Leafletting or littering? That was the question before the 6th U.S. Circuit Court of Appeals when it ruled May 6 that a Kentucky city could prohibit individuals from placing leaflets on cars without the owners’ consent.
In 1952, the city of Catlettsburg, Ky., passed the following ordinance:
“It shall be unlawful for any person to place or deposit or in any manner to affix or cause to be placed or deposited or affixed to any automobile or other vehicle or other automotive vehicle, any handbill, sign, poster, advertisement, or notice of any kind whatsoever, unless he be the owner thereof, or without first having secured in writing the consent of the owner thereof.”
The ordinance provides that violators be fined up to $500. Leonard Jobe, the head of the local American Legion post, apparently was unaware of the law when in 2002 he placed leaflets on car windshields on a public street. After he was fined and had paid the $500, he challenged the law.
Jobe sued in federal court, arguing the law violated the First Amendment by banning a time-honored method of communication (leafleting) on public property. He contended that leafleting cannot constitutionally be barred on public streets.
The city countered that the law was a legitimate time, place and manner restriction on free speech that was also content-neutral. In First Amendment jargon, a law is content-neutral if it applies without regard to the message of the expression. A time, place and manner restriction does not regulate or ban speech on a content basis but rather limits when and where the speech takes place, to prevent public annoyance and inconvenience.
The city also contended that a parked car is not a public forum, or an area where First Amendment protections are heightened. A federal district court upheld the ordinance as a valid time, place and manner restriction on speech.
On appeal, a three-judge panel of the 6th U.S. Circuit Court of Appeals affirmed the lower court and upheld the law in Jobe v. City of Catlettsburg.
The 6th Circuit panel relied on the U.S. Supreme Court’s 1984 decision in Members of the City Council of Los Angeles v. Taxpayers for Vincent, in which the high court rejected a challenge to a ban on placing signs on public utility poles.
“If the public forum doctrine does not apply to public items (e.g., utility poles) permanently located on public streets and sidewalks, it assuredly does not apply to private cars temporarily parked on public streets,” the court wrote.
The appeals court also noted that the law was content-neutral in that it didn’t discriminate against leaflets with certain messages. Rather, it applied across the board to all leaflets to further the state’s interests in prohibiting litter and visual blight. The panel also recognized the city’s interest in protecting individuals’ interest in “having their private property left alone.”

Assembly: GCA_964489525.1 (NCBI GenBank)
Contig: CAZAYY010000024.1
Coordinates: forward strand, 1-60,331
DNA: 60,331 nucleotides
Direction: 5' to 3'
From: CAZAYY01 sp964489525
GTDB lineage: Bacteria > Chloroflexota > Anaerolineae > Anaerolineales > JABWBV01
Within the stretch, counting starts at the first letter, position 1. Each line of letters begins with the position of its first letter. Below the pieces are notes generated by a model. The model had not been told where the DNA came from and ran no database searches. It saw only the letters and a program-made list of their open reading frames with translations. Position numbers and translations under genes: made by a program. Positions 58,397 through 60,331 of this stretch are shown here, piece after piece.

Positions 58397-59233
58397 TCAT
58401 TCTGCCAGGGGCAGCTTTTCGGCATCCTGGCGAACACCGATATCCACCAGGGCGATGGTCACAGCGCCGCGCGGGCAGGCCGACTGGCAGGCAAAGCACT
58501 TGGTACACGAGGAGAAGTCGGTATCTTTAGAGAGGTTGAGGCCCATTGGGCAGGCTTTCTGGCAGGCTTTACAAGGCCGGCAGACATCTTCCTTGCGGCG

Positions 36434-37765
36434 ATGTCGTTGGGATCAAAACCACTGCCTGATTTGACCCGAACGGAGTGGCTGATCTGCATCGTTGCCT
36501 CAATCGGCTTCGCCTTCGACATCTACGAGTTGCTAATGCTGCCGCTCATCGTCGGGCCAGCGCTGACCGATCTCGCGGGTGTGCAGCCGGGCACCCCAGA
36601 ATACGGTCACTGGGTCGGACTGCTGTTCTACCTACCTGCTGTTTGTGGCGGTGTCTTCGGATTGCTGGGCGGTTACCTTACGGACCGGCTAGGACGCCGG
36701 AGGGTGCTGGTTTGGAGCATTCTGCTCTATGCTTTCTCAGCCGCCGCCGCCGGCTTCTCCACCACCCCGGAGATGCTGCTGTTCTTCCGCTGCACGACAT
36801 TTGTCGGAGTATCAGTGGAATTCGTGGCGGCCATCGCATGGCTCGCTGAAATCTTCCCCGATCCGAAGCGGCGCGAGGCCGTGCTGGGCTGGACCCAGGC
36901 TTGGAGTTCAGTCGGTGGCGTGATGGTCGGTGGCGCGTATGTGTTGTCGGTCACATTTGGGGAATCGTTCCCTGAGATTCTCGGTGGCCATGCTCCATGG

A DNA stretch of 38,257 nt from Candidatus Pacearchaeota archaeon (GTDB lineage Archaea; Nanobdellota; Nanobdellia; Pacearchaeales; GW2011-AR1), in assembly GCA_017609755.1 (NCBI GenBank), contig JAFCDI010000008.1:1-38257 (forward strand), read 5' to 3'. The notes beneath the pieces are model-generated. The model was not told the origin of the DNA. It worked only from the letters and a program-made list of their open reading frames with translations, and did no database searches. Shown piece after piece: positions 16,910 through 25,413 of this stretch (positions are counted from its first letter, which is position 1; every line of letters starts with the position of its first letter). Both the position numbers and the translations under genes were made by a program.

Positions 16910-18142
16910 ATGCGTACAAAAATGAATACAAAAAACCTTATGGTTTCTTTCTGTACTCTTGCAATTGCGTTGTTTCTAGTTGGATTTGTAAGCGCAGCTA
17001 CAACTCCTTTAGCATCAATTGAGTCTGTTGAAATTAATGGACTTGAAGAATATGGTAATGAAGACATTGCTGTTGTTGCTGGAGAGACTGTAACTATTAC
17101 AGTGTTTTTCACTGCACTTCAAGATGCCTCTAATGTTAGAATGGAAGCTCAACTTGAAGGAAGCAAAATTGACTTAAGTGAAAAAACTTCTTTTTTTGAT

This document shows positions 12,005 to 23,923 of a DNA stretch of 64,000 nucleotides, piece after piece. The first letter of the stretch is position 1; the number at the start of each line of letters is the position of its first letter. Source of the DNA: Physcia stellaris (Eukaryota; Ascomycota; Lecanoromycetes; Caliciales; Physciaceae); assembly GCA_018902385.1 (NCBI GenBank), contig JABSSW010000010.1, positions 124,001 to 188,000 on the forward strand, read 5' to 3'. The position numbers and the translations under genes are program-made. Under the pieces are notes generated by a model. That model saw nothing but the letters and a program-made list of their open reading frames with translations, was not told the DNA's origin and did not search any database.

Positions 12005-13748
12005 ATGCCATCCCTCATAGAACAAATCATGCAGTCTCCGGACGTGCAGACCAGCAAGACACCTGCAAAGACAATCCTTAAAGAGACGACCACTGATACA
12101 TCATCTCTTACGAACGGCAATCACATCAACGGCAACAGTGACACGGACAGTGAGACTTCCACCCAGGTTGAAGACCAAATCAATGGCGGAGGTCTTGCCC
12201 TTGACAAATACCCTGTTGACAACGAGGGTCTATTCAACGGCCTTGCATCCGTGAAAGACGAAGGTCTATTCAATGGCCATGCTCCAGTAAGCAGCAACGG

One state (New York) and at least 38 other cities have similar bans, the appeals court pointed out in its opinion.
In fact, the court characterized Jobe’s conduct as littering rather than leafleting. “Unlike traditional leafleting, the recipient of an advertisement or other pamphlet on a car windshield has no choice in peeling it off the windshield after a rain shower,” the court wrote. “Unlike a telephone, a mailbox, a computer or the well-trodden path to the front door, the windshield wiper does not exist, formally or informally, to encourage communication.”
The 6th Circuit panel acknowledged that its decision conflicted with the 1999 8th Circuit decision Krantz v. City of Fort Smith. In Krantz, the 8th Circuit upheld a church’s challenge of a similar leafleting ban, ruling that the law was not narrowly tailored.
The 6th Circuit criticized the Krantz decision for determining that the leafleting in question was not littering and for not properly considering the U.S. Supreme Court’s decision in Taxpayers for Vincent.
“While Krantz perhaps makes the best case for invalidating an ordinance like this one now, it is not an analysis that we can accept,” the 6th Circuit panel wrote.
Matthew J. Wixsom, the attorney who represented the city, praised the 6th Circuit’s decision for coming to the “proper constitutional conclusions.”
He emphasized that the ordinance does allow car owners to grant permission for handbills by placing a sign in their car. He also said there was “absolutely no content discrimination in the ordinance” because it applied to all handbills.
“Windshields have never been a form of communication and, just as there is no constitutional right to force a leaflet into someone’s pocket, there also is no constitutional right to force your ideas on someone else,” Wixsom said.
The split between the 6th and 8th Circuits means that this issue might need to be resolved one day by the U.S. Supreme Court.